The passage by parliament of the Real Estate Regulation Bill has been celebrated by most commentators, and certainly by potential house buyers. However, there are two kinds of people who are dissatisfied. One, the rather large number of people who have already paid for an apartment but have been left hanging by developers. These people are disappointed that the bill does not explicitly tackle any retrospective action. One hopes this will be handled in some way.
The other group who are dissatisfied are, obviously, the real estate developers. There have been a number of news stories in which developers--some named and some anonymous--have painted a dire picture of the fate that awaits their industry once the real estate bill starts getting enforced. They say that the bill will lead to delays, high cost, fewer number of projects, and shortage of housing. Among other things.
These claims are quite interesting. When you read through the bill critically, everything it contains actually boils down to four things that it's trying to get developers to do:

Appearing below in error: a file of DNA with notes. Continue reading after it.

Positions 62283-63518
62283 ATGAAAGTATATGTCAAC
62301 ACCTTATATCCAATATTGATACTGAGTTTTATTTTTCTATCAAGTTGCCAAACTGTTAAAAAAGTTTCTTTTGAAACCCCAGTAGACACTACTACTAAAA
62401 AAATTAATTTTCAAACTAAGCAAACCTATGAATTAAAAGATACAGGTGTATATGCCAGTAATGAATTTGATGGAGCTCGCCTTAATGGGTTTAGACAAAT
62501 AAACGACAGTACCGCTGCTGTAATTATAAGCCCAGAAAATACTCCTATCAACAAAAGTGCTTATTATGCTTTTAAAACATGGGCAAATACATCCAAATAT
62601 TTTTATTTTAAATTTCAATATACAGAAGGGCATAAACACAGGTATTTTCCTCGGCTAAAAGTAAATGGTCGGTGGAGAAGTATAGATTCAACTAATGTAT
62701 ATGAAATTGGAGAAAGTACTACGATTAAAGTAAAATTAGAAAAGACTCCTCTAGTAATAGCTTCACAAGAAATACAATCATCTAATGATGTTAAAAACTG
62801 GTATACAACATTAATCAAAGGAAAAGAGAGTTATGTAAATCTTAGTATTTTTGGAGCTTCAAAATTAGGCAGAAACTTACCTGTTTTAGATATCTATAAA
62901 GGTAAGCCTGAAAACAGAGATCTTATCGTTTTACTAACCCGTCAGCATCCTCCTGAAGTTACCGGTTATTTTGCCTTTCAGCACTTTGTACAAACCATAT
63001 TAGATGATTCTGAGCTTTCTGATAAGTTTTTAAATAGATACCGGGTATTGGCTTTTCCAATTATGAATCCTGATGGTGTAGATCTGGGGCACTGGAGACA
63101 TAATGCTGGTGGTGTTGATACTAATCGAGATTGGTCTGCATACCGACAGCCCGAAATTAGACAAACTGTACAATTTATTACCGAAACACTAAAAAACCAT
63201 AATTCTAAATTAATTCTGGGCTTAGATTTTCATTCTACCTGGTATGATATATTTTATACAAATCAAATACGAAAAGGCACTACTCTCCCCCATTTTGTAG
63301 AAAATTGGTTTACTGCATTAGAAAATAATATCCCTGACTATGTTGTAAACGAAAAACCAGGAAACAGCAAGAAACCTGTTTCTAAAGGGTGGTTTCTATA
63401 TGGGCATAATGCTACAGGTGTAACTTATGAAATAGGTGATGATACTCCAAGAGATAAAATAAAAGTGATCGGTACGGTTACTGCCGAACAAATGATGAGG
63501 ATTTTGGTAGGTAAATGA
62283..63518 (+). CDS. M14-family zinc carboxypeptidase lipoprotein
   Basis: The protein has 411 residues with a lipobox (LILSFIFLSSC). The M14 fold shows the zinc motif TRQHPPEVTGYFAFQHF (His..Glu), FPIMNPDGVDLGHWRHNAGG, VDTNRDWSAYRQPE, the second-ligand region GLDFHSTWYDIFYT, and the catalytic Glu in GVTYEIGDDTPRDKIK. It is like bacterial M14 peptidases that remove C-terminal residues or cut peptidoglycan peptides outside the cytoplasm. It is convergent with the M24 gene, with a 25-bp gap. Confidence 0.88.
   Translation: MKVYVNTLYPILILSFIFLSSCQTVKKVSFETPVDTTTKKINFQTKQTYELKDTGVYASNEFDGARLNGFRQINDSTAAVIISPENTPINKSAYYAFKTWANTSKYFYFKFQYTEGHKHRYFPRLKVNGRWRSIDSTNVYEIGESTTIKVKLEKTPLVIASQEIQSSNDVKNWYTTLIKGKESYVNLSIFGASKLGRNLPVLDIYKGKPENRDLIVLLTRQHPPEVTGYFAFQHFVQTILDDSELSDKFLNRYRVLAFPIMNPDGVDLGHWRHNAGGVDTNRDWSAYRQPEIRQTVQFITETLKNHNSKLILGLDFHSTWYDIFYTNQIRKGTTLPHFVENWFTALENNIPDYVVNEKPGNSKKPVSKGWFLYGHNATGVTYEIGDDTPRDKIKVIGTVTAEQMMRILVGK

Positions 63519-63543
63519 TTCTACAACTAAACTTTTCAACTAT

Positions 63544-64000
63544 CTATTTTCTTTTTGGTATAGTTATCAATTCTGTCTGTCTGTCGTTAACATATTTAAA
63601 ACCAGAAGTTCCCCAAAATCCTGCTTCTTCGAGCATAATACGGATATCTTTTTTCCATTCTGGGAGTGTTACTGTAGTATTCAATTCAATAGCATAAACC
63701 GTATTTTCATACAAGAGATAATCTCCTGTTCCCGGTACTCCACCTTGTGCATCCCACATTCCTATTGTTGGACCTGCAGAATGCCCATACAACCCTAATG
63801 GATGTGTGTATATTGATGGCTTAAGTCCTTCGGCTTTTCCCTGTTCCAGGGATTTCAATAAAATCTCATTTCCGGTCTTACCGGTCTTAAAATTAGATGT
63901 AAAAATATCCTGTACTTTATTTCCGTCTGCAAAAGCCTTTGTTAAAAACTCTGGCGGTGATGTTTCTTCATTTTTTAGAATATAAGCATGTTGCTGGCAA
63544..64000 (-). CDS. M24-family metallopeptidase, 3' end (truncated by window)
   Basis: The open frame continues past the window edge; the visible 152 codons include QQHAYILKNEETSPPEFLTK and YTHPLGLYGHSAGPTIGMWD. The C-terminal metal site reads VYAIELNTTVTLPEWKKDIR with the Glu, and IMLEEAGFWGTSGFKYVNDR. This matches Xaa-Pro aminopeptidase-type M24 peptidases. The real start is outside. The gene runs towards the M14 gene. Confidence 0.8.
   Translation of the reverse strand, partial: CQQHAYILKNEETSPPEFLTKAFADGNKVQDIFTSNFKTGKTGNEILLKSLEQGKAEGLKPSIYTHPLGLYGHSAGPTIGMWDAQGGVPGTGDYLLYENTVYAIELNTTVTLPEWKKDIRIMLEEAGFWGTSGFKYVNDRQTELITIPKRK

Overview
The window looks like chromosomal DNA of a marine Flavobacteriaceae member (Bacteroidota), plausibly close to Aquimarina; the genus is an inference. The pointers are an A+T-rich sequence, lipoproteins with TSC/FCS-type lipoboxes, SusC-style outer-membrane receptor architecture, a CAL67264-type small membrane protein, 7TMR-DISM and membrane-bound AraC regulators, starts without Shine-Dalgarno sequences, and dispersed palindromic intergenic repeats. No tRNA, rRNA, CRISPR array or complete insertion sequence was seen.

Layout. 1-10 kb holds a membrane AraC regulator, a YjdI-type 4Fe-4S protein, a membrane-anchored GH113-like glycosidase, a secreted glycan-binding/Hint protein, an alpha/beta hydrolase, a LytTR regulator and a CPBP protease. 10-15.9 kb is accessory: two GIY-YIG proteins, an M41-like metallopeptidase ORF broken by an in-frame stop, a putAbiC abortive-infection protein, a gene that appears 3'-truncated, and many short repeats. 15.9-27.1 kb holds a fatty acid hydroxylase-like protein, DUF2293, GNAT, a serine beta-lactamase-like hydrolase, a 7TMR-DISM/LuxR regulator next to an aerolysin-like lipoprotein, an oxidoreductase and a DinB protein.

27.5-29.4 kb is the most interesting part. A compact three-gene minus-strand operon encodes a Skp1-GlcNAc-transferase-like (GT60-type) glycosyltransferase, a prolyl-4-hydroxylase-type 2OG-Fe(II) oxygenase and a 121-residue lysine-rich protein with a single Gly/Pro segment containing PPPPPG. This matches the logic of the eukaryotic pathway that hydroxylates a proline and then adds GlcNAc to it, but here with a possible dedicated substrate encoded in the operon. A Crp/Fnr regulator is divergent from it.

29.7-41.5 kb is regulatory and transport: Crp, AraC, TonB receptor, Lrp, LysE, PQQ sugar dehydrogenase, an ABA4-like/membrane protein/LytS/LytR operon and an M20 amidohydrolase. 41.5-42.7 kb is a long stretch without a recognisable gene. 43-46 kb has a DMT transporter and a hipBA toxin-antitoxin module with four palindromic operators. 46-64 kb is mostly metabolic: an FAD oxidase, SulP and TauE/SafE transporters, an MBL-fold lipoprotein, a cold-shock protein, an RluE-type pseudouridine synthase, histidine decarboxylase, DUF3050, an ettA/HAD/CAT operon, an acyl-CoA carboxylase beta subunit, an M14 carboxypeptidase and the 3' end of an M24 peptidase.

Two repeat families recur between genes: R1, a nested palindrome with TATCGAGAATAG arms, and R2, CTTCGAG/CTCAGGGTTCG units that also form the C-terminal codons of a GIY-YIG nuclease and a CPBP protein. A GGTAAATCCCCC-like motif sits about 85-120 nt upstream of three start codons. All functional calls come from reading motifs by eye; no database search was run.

One: You should deliver the house for which you have taken the customer's money.
Two: Don't lie about the size and features of the house.
Three: Don't lie about whether you actually have the land and the permissions to build the project.
Four: Don't embezzle the customer's money and use it for other purposes. That is all, really. The rest of the bill is just the detail of enforcing this.
Apparently, this appears to be a huge burden to our country's real estate developers. And we all know the reason. The business model of all but a handful of developers is based on violating the above. Instead of complaining about the bill, they should introspect on why such a law was needed for this industry alone. The harsh reality is that standard operating procedures of most real estate developers are based on cheating, lying and embezzlement. If such people are penalised, punished and forced out of this business, then everyone else (including the honest developers) will be better off.